The Quran and Sharia law makes concessions that where halal food is not available, necessity overrules religious obligation…there is absolutely no need to accommodate their demands…

  2. Iftikhar Ahmad

    It is a well-known fact that several religious texts forbid the eating of pork. According to Leviticus, the third book of Judaism’s Torah and Christianity’s Old Testament, pork is an “unclean” meat since pigs do not “chew the cud.” Meanwhile, the eating of pork is condemned no less than four times in the Qur’an of Islam. While no direct reason is given for this condemnation, many Muslims believe that it is because pigs are disease-ridden animals.

    The Religious Texts Are Correct

    Though science and religion rarely share a similar perspective, there are many scientifically-valid reasons for this religious condemnation of pork. Pigs really are dirty, unclean animals that eat almost anything, including rotten food, urine, faeces, maggot-infested carcasses, and even cancerous growths. That is the nature of the scavenger, and being raised on an organic, sustainable farm will not change that nature.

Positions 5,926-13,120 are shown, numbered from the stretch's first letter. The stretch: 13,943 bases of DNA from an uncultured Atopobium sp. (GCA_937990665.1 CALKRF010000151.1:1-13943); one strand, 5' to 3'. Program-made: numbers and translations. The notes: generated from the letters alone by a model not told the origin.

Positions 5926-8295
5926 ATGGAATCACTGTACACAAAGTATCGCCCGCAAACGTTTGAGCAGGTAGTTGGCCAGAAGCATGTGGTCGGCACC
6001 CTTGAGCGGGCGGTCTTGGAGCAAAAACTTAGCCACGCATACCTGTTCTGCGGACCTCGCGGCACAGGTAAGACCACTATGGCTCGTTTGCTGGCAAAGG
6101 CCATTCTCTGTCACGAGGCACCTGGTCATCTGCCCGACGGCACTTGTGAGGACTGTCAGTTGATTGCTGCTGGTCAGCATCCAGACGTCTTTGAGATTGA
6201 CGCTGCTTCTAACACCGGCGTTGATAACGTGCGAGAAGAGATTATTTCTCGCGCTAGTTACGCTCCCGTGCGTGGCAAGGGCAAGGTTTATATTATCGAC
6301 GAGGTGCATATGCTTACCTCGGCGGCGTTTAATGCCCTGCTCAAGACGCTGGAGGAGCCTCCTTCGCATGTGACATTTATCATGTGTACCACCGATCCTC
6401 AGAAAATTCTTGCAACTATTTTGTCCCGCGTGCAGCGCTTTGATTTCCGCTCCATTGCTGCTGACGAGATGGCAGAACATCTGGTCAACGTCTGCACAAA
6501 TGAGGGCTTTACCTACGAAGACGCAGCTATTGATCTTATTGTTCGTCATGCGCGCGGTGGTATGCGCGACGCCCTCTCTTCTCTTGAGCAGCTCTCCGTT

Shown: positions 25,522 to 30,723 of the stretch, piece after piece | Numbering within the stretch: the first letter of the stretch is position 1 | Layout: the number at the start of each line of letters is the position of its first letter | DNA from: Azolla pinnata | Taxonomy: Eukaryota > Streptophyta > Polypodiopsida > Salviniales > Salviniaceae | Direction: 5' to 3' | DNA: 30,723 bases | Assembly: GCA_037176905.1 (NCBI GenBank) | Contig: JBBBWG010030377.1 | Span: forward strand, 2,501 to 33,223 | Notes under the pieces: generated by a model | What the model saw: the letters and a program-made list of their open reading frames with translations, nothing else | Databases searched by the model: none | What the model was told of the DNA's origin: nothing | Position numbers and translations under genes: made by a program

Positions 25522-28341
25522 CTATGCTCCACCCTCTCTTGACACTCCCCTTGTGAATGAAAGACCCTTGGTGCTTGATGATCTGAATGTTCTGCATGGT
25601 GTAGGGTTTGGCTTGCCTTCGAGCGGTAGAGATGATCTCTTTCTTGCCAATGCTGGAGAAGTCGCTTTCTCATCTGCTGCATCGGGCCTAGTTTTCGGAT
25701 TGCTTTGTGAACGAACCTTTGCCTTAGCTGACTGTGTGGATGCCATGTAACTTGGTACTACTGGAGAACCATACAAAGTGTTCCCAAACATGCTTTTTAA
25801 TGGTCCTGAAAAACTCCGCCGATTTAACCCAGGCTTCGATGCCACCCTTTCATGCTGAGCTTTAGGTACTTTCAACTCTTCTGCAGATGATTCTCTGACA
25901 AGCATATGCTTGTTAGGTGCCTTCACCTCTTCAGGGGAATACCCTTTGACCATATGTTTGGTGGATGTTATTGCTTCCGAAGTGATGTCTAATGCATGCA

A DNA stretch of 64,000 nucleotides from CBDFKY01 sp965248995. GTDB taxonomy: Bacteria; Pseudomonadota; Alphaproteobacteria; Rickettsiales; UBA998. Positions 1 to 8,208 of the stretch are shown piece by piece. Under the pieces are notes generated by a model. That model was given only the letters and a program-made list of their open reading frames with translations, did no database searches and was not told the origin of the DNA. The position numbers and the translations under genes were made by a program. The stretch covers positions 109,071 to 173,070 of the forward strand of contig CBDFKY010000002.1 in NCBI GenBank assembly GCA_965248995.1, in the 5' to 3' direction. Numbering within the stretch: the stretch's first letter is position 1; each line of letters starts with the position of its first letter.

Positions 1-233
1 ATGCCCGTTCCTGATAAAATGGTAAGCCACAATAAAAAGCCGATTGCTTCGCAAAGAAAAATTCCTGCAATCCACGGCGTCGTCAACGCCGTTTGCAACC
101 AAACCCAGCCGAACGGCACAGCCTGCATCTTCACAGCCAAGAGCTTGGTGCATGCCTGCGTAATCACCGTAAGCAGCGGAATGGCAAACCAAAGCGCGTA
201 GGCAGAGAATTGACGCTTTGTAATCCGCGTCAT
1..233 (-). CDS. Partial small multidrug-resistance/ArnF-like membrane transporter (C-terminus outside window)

This unpleasant diet wouldn’t necessarily be a problem for humans if pigs had a digestive system that effectively removed the toxins from their bodies, but therein lies the problem: They don’t. Unlike ruminant animals such as cows, sheep, and goats, which can take up to 24 hours to digest their vegetarian food, pigs digest their foul food within a mere four hours. This is not nearly long enough to remove excess toxins, so those toxins are stored within the fat cells and organs of the pig itself. Worse still, pigs do not have sweat glands (which are important agents for detoxification), further compounding their toxic load.